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Shania Twain Gets Props from Psychologists – Here’s Why

Why Psychologists Care About Blind Melon And Shania Twain

In 1992, Blind Melon’s song “No Rain” was incredibly popular, but the song ended up being a one-hit wonder.

That same year, Shania Twain released her second album which included her breakout hit, “Any Man of Mine.”  Twain went on to be “one of the most consistent hitmakers of the era.”

Stanford psychologist Justin Berg used a special algorithm to compared the “sonic features” of the two songs (along with many others).

Berg found that, musically, “No Rain” got low novelty ratings, compared to its rock contemporaries; while Twain’s song scored high marks for novelty.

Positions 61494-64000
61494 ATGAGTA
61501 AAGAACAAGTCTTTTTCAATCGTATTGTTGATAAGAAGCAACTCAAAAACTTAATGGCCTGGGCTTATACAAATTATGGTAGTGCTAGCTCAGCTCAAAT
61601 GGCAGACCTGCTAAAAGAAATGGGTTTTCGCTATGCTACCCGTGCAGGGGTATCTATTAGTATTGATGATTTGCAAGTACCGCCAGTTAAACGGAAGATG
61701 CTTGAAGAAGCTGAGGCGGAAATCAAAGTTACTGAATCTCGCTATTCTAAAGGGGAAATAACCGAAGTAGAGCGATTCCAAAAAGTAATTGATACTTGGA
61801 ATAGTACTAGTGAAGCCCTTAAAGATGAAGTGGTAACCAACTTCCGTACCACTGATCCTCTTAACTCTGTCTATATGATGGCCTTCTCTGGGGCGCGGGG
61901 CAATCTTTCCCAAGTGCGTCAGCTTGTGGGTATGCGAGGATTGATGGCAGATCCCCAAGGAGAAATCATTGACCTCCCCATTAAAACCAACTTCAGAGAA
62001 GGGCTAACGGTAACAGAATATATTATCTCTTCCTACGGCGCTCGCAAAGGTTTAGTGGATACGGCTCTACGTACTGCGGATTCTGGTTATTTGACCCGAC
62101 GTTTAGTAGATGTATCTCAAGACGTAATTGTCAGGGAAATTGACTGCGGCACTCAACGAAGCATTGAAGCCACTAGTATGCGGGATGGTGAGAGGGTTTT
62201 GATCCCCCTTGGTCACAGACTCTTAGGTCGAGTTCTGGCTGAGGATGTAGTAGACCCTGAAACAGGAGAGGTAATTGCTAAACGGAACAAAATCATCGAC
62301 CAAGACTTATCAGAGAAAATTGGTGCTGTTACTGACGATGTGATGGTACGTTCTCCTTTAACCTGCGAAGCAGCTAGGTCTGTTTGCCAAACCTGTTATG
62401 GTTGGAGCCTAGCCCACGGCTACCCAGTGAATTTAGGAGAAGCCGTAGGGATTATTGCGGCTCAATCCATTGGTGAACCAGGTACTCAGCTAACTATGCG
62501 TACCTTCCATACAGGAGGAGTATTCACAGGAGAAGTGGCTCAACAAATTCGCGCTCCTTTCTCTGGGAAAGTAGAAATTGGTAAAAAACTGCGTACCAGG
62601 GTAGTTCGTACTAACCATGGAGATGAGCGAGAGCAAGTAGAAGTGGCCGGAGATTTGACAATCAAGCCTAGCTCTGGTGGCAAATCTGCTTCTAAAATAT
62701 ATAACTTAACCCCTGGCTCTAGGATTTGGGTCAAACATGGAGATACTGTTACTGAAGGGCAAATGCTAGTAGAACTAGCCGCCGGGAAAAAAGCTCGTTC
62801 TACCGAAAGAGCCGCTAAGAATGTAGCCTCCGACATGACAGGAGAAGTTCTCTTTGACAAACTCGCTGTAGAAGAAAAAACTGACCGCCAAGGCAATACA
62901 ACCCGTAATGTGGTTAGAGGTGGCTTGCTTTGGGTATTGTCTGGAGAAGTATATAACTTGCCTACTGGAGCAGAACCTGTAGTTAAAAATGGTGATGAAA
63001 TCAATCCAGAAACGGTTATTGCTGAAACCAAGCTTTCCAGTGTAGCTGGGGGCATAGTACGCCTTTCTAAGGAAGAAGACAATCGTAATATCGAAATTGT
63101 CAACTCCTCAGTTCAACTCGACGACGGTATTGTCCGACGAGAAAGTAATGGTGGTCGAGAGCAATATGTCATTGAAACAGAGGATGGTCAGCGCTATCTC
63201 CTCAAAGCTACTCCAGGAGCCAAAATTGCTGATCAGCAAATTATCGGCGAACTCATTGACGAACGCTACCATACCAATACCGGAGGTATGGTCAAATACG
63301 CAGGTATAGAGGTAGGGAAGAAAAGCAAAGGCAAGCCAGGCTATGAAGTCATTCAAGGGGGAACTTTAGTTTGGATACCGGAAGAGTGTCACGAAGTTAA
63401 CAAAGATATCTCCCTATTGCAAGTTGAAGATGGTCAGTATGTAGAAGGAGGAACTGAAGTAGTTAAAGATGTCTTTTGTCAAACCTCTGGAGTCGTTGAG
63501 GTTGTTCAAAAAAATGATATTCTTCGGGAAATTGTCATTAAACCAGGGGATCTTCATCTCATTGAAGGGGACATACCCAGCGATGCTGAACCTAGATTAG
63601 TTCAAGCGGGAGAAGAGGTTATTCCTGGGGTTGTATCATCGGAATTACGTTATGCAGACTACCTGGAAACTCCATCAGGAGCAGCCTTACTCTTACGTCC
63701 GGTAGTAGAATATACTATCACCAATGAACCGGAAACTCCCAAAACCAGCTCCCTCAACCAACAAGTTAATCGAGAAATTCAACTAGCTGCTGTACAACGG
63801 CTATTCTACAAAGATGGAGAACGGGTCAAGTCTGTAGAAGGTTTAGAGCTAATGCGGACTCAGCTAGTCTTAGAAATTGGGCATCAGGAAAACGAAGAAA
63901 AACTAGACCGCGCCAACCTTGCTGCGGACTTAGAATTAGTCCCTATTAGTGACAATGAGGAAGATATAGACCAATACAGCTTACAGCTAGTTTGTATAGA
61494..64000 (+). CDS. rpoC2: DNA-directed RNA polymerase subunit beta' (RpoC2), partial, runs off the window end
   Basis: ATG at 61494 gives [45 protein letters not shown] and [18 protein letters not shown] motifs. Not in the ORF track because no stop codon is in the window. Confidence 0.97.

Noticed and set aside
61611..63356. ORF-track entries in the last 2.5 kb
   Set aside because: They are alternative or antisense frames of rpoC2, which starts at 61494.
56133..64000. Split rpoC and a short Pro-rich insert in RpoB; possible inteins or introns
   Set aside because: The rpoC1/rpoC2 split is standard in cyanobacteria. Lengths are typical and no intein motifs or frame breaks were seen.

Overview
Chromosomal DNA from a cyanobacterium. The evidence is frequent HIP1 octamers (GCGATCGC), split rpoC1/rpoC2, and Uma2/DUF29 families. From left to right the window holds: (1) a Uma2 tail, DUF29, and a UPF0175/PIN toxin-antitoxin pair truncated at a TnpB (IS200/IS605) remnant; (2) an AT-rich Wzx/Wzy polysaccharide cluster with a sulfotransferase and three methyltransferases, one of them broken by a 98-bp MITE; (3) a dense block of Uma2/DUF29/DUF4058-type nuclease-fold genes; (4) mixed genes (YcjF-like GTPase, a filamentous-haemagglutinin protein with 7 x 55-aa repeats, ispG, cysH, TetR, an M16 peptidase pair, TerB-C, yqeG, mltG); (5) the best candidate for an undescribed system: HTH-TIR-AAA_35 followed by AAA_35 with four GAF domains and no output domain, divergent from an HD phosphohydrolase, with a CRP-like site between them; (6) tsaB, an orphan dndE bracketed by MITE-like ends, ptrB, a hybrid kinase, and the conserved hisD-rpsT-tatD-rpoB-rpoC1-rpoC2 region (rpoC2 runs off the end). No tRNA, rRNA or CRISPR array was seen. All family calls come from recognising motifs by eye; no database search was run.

Berg says it turns out that “she was pioneering a new pop-country crossover genre that was bold for her time.

This ties into a second study, by researchers from Northwestern University, which found that, first, successful artists “explore” various creative pathways, and once they strike success, they “exploit” the skill, focusing their creativity and production.

Learn more, here:  (Newser)

 

  • A study finds that artists that are most successful over time first “explore” various creative pathways, and once they find success, they “exploit” the skill, focusing their creativity and production over time
  • On the flip side, among one-hit wonders, their one hit scores low as far as being novel in terms of “sonic features”


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